Google+ to be shut down after security gaffe
Google will shut down its Google+ social media platform and introduce a slew of privacy reforms after being caught out keeping a security vulnerability that exposed the private data of 500,000 of its users under wraps.
Google made the announcement that it plans to shut down Google+ minutes after the Wall Street Journal reported that the company had discovered and patched a bug in March that had allowed third-party developers to access Google+ user profile data since 2015.
But according to a memo seen by the publication, the company opted not to make the incident public because it didn’t want to be thrust into the spotlight along with Facebook during the Cambridge Analytica scandal.
The vulnerability in a Google+ API reportedly allowed third-party developers to access full names, email addresses, birth dates, gender, profile photos, places lived, occupation and relationship status of Google+ users, although Google says there is no evidence that the API was misused and any private data accessed.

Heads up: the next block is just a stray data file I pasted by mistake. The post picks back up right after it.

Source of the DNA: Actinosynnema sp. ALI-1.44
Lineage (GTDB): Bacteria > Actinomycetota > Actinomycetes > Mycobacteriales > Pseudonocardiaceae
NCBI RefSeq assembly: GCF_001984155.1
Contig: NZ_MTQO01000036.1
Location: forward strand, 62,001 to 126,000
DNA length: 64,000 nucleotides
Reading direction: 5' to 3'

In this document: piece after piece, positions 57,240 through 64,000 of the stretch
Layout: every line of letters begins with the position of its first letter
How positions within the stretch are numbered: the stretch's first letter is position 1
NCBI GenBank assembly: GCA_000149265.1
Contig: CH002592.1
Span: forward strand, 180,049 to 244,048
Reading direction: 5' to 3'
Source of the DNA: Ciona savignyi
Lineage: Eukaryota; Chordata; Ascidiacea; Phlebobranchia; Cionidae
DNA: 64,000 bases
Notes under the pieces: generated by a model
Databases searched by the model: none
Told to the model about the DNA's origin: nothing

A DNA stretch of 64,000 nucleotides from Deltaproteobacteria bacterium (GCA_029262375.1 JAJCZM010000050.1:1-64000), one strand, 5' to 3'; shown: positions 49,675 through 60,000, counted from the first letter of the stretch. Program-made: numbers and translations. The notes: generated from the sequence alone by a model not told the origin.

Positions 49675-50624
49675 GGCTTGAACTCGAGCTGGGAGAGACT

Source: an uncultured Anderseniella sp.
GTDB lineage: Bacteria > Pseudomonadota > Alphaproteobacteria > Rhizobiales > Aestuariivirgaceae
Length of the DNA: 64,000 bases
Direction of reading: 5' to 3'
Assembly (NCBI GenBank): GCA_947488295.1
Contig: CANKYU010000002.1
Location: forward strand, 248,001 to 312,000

According to a company blog post, the decision was made not to disclose the vulnerability because it did not meet any of the thresholds it uses to evaluate whether to disclose, which include whether there was any evidence of misuse and whether there is any action a developer or user can take to improve security or privacy.
But a review into Google+ confirmed that the social platform has not achieved broad platform or developer adoption, has low usage and engagement and is failing to meet consumers’ expectations. For these reasons, the company has decided to pull the plug.
The platform will be progressively shut down over the next 10 months to help existing users manage the transition.
Google will also introduce new privacy reforms, including more granular Google Account permissions when an app asks for access to Google account data to provide more fine-tuned control. Under the new system each requested permission must be requested individually with its own dialog box.
The company will also limit the types of use cases that app developers can use to justify seeking access to a user’s Gmail email account data, call log and SMS permissions and contact information data.
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